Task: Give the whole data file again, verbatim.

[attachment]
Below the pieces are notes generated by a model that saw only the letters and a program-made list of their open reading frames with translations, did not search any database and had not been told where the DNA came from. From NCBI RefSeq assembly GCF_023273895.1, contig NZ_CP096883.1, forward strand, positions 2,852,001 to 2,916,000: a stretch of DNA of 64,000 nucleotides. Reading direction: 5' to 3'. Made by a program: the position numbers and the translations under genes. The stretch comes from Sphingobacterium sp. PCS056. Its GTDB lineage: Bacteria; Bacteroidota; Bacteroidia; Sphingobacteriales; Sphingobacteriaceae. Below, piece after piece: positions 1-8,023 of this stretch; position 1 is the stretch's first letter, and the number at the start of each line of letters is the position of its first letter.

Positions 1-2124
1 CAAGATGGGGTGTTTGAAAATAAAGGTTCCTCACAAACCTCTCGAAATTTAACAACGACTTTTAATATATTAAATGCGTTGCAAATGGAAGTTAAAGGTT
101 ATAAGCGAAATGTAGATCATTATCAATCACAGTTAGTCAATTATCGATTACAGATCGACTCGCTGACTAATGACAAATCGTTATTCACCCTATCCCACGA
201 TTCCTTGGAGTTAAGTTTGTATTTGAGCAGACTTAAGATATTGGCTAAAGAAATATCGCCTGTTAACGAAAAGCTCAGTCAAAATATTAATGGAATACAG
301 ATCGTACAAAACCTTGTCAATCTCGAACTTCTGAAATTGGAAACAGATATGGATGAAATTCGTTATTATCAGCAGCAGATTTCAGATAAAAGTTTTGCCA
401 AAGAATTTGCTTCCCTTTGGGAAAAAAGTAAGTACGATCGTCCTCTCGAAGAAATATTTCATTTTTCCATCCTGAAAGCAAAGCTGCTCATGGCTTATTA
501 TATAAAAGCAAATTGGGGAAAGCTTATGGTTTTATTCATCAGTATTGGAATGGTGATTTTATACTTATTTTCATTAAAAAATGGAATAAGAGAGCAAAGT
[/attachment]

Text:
Below the pieces are notes generated by a model that saw only the letters and a program-made list of their open reading frames with translations, did not search any database and had not been told where the DNA came from. From NCBI RefSeq assembly GCF_023273895.1, contig NZ_CP096883.1, forward strand, positions 2,852,001 to 2,916,000: a stretch of DNA of 64,000 nucleotides. Reading direction: 5' to 3'. Made by a program: the position numbers and the translations under genes. The stretch comes from Sphingobacterium sp. PCS056. Its GTDB lineage: Bacteria; Bacteroidota; Bacteroidia; Sphingobacteriales; Sphingobacteriaceae. Below, piece after piece: positions 1-8,023 of this stretch; position 1 is the stretch's first letter, and the number at the start of each line of letters is the position of its first letter.

Positions 1-2124
1 CAAGATGGGGTGTTTGAAAATAAAGGTTCCTCACAAACCTCTCGAAATTTAACAACGACTTTTAATATATTAAATGCGTTGCAAATGGAAGTTAAAGGTT
101 ATAAGCGAAATGTAGATCATTATCAATCACAGTTAGTCAATTATCGATTACAGATCGACTCGCTGACTAATGACAAATCGTTATTCACCCTATCCCACGA
201 TTCCTTGGAGTTAAGTTTGTATTTGAGCAGACTTAAGATATTGGCTAAAGAAATATCGCCTGTTAACGAAAAGCTCAGTCAAAATATTAATGGAATACAG
301 ATCGTACAAAACCTTGTCAATCTCGAACTTCTGAAATTGGAAACAGATATGGATGAAATTCGTTATTATCAGCAGCAGATTTCAGATAAAAGTTTTGCCA
401 AAGAATTTGCTTCCCTTTGGGAAAAAAGTAAGTACGATCGTCCTCTCGAAGAAATATTTCATTTTTCCATCCTGAAAGCAAAGCTGCTCATGGCTTATTA
501 TATAAAAGCAAATTGGGGAAAGCTTATGGTTTTATTCATCAGTATTGGAATGGTGATTTTATACTTATTTTCATTAAAAAATGGAATAAGAGAGCAAAGT